A dripping, cooked turkey was lifted out of the trunk of my sister-in-law Susan’s Lexus instead of a hot oven on Thanksgiving 2014. I helped Susan carry trays of food into my mother-in-law’s Manhasset, Long Island kitchen trying to figure out why the turkey looked unappetizingly flat-chested.
“What is wrong with that turkey? Is that bird upside down?” I asked.
“I don’t know, I cooked it that way,” Susan replied.
“Did you do it on purpose?” I asked.
It was the first of the upside-down holidays that followed for the next two years. My father-in-law, Stanley, had been diagnosed with a benign brain tumor several years earlier. The radiation he endured had begun causing seizures and confusion. He also had Crohn’s disease, gallbladder disease and a multitude of other ailments.
That year, Thanksgiving was supposed to be at Susan’s house in the Westchester County, New York, suburb of Chappaqua, when we got the call that he wouldn’t be able to make the car trip. Our two families packed the food and cousins into two cars onto the Long Island Expressway and headed to Manhasset. Stanley was uncharacteristically quiet and my mother-in-law seemed stressed-out and short-tempered. The meal was reheated, rushed and served on paper plates instead of the fancy china.
The following spring we planned Mother’s Day in Westchester and once again Stanley was unable to make the trip. We celebrated without my in-laws. For Rosh Hashanah, dinner was takeout served in a hospital room on disposable bed protectors. We had our rituals but there was little joy as confusion and sepsis took over. A week later, 11 of us gathered in a nursing home family room with sad, gold floral wallpaper and furniture that would be rejected by Goodwill. We ate bagels, tuna, whitefish and lox on plastic plates, celebrating Yom Kippur Break Fast. My father-in-law mistook a white paper napkin for his white sneakers. He was a proud man who would not want to be seen like this. It was heartbreaking.
In October of 2015, Stanley turned 80, and dinner was not in a fancy restaurant, but rather in another hospital room. He opened cards and a few small gifts in his bed in his sterile-looking room. He smiled weakly, but spoke few words. I doubt he knew that it was his birthday. Selfishly, I wanted my two sons to have memories of beautiful holidays, remembering my perfectly set table and delicious food. I felt resentful and disappointed that these messed up holidays were not the Martha Stewart productions I envisioned.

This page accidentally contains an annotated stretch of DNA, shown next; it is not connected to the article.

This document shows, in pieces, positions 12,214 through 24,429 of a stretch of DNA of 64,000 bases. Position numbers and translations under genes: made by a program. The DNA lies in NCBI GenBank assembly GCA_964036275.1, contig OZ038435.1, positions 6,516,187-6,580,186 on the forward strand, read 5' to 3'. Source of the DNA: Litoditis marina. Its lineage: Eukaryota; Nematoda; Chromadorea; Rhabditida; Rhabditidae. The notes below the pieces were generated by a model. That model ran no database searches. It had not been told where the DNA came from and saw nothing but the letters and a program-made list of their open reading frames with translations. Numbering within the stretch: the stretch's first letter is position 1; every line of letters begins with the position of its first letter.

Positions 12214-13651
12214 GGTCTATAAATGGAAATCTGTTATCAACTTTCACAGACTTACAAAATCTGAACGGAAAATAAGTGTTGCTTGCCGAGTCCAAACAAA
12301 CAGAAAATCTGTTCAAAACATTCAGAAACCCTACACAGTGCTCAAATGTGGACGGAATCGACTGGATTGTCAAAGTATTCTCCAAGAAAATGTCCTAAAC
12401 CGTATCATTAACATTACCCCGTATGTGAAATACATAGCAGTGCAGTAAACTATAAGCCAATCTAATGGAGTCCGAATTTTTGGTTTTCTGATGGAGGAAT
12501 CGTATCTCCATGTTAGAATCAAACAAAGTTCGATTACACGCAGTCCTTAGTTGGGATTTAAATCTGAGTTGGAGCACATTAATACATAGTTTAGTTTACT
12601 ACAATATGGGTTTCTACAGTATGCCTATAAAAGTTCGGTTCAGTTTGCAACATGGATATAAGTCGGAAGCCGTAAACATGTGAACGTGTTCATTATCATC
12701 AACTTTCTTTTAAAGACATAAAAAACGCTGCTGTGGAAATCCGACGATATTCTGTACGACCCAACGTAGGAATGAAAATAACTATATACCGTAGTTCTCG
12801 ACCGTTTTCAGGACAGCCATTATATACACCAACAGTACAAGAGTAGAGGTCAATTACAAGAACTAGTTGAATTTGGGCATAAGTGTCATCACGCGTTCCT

Six weeks later, Thanksgiving was at my home. I had since discovered that while you can cook a turkey breast-side down, I still wanted this holiday right side up. We arranged for a driver, and my sons carried their grandfather in his wheelchair up the steps into our dining room. We were finally all together.
The food was perfect: A steaming browned turkey was lifted hot and fragrant from the oven. And there was cranberry-orange sauce, balsamic roasted vegetables and two types of stuffing. I had set a beautiful table with flowers and the good dishes. Stanley was quiet and ate little. We forced smiles for a family picture knowing it was probably our last holiday together. It was. He died a few months later.
I’d spent so much time worrying about making the holidays Instagram-worthy, but now I see that they were perfect in their imperfection. The grandchildren learned love and patience seeing how their grandmother tended to her ailing husband. They were kind and nurturing to him as he retreated and regressed.
At the seder following his death, the family was expanded with a niece’s new boyfriend and another’s fiancé, but Stanley’s seat at the head of the table was full of his absence. I think of those topsy-turvy holidays and appreciate the gift of the days that land right side up.